Galleys: in traditional publishing,
the type set in long columns, not laid out on a page.
In desktop publishing, galleys can be printed out
using a page-assembly program, for proofreading and
Greeked text: in page-assembly
programs, text that appears as gray bars approximating
the lines of type rather than actual characters.
This speeds up the amount of time it takes to draw
images on the screen.
GIF (Graphics Interchange Format):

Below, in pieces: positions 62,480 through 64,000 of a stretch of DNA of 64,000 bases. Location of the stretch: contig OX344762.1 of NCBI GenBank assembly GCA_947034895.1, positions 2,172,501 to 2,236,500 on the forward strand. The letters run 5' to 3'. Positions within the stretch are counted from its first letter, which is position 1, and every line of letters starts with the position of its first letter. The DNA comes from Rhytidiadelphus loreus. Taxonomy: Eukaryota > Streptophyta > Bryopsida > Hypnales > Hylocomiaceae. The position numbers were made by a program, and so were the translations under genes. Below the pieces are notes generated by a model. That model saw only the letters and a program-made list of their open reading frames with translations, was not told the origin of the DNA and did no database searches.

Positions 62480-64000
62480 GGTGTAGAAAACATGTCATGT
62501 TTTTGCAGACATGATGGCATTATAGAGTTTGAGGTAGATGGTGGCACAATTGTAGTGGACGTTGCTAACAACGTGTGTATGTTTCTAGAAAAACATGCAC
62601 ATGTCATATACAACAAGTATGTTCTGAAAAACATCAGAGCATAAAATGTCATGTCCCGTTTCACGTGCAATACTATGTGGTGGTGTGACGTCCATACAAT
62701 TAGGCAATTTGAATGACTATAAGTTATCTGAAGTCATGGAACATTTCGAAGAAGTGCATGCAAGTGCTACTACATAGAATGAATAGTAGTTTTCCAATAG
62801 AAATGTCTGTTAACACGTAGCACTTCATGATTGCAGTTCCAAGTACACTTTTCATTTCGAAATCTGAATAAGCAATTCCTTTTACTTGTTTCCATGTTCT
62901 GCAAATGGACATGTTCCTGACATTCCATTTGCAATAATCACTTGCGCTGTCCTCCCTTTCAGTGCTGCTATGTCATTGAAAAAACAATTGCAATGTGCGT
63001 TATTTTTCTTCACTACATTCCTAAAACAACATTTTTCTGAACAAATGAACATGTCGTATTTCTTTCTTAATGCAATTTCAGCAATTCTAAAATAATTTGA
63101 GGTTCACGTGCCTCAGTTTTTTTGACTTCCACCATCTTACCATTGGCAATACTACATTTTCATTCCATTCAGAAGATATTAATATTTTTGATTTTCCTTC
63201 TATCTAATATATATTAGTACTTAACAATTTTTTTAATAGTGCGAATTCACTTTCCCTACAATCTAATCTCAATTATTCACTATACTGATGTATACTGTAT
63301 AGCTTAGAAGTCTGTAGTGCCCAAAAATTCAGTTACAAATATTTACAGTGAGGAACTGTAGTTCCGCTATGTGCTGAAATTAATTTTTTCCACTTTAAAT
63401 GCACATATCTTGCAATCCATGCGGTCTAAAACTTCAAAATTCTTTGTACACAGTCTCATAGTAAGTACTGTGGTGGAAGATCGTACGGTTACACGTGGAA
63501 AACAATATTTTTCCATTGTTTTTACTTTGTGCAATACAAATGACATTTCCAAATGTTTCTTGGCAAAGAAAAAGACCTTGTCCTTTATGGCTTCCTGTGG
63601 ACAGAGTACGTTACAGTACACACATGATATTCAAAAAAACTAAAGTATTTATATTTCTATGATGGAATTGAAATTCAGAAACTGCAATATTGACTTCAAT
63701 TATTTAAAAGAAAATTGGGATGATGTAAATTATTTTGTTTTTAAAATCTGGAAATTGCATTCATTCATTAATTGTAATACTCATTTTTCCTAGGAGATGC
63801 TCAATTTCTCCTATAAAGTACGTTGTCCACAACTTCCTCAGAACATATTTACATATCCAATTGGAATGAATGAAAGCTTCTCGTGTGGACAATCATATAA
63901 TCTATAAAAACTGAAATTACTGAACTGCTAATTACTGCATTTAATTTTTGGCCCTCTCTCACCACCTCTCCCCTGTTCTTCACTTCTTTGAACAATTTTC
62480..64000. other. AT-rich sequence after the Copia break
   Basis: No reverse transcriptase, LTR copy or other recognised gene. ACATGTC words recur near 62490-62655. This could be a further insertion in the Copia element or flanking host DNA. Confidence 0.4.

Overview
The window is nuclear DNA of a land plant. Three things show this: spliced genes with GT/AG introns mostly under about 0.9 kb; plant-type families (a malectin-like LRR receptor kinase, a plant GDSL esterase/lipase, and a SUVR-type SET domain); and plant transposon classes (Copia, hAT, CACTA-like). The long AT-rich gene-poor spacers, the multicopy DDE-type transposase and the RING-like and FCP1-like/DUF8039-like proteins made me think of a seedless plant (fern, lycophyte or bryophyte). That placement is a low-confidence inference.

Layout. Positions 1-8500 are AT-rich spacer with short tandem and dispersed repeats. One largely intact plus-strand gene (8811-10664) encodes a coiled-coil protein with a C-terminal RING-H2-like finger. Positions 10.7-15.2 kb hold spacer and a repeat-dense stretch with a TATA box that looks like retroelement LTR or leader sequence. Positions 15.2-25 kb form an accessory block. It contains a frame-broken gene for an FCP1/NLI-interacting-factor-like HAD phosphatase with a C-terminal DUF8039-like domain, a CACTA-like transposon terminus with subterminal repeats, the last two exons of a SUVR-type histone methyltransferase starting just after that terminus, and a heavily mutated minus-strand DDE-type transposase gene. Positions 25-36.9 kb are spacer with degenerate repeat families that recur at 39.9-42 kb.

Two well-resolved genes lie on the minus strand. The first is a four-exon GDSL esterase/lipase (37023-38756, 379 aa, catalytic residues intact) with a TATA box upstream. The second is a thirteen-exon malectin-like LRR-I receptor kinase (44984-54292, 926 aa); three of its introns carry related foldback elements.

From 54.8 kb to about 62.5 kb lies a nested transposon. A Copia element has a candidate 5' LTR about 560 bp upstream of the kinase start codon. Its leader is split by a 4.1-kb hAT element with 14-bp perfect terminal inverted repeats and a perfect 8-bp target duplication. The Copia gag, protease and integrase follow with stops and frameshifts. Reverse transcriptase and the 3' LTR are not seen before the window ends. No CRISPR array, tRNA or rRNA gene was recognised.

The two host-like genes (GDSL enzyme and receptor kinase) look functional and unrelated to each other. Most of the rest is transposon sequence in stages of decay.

A graphic file format designed to use a minimum
of disk space and be easily read and exchanged between
computers. This format is commonly used to publish
images of 256 colors or less to the Internet.
Gray-scale image:a "deep"
bitmap that records with each dot its gray-scale
level. The impression of greenness is a function
of the size of the dot; a group of large dots looks
dark and a group of small dots looks light.
Gutter: In double-sided documents,
the combination of the inside margins of facing
pages; the gutter should be wide
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